Artículos de revistas
Fare evasion in transit networks
Operations Research, Volumen 65, Issue 1, 2017, Pages 165-183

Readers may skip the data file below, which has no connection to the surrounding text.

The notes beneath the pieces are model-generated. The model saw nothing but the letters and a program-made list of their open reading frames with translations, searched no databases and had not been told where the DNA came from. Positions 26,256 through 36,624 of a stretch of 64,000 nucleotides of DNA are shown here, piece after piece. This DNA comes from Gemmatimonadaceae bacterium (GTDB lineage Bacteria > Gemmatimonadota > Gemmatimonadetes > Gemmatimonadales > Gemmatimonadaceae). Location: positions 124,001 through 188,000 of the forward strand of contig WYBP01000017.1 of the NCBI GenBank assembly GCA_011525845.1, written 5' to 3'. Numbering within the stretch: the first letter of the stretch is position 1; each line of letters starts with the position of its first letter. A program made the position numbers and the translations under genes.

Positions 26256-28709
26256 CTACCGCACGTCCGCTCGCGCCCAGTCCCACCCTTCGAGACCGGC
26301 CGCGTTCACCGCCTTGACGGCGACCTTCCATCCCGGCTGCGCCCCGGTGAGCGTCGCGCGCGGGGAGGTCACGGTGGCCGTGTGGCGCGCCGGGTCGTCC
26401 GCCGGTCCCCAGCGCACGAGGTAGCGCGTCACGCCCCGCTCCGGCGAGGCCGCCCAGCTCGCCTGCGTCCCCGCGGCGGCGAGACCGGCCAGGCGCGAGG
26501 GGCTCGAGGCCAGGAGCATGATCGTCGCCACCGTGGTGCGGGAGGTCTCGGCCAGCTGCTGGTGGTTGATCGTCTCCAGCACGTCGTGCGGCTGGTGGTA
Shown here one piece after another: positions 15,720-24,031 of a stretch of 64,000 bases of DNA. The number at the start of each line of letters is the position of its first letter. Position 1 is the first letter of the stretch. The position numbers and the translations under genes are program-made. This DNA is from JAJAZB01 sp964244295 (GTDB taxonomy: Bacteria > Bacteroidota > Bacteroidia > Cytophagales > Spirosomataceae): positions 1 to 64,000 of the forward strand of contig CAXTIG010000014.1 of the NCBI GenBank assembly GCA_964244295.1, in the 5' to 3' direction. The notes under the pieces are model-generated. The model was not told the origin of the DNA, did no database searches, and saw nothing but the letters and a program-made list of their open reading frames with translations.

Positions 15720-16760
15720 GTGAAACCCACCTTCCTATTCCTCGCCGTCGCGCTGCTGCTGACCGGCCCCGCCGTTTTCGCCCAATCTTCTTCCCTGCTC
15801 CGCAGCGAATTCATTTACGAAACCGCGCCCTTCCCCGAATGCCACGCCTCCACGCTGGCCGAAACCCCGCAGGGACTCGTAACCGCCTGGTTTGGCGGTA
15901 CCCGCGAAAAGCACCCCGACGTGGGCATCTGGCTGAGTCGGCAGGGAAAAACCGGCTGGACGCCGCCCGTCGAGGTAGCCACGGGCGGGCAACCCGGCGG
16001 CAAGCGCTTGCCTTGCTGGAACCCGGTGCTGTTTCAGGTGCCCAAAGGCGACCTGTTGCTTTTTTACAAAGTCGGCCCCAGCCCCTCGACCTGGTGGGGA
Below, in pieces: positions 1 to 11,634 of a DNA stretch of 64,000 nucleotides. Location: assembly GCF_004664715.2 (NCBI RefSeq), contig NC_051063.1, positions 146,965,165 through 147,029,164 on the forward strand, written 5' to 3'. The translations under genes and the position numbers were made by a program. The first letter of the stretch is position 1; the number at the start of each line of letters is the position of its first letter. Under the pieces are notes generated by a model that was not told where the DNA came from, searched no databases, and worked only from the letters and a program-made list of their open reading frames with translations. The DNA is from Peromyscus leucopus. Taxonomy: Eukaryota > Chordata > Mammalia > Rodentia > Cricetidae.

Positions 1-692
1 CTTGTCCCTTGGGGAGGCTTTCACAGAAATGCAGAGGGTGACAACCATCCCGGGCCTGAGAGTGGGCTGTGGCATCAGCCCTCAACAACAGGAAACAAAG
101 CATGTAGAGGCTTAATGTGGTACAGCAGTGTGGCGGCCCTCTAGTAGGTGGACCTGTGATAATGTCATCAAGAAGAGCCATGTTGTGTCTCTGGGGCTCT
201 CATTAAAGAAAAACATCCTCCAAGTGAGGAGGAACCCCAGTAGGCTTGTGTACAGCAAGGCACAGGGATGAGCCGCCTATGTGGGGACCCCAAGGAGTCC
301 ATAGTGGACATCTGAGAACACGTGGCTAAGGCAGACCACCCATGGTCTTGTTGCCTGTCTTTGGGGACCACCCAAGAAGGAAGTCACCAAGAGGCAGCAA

Public transit systems in major urban areas usually operate under deficits and therefore require significant subsidies. An important cause of this deficit, particularly in the developing world, is the high fare evasion rate mainly due to an ineffective control policy or the lack of it. In this paper we study new models for optimizing fare inspection strategies in transit networks based on bilevel programming. In the first level, the leader (the network operator) determines probabilities for inspecting passengers at different locations, while in the second level, the followers (the fare-evading passengers) respond by optimizing their routes given the inspection probabilities and travel times. To model the followers’ behavior we study both a nonadaptive variant, in which passengers select a path a priori and continue along it throughout their journey, and an adaptive variant, in which they gain information along the way and use it to update their route. For these problems, which are interesting in their own right, we design exact and approximation algorithms, and we prove a tight bound of 3/4 on the ratio of the optimal cost between adaptive and nonadaptive strategies. For the leader’s optimization problem, we study a fixed-fare and a flexible-fare variant, where ticket prices may or may not be set at the operator’s will. For the latter variant, we design an LP-based approximation algorithm. Finally, employing a local search procedure that shifts inspection probabilities within an initially determined support set, we perform an extensive computational study for all variants of the problem on instances of the Dutch railway and the Amsterdam subway network. This study reveals that our solutions are within 5% of theoretical upper bounds drawn from the LP relaxation. We also derive exact nonlinear programming formulations for all variants of the leader’s problem and use them to obtain exact solutions for small instance sizes.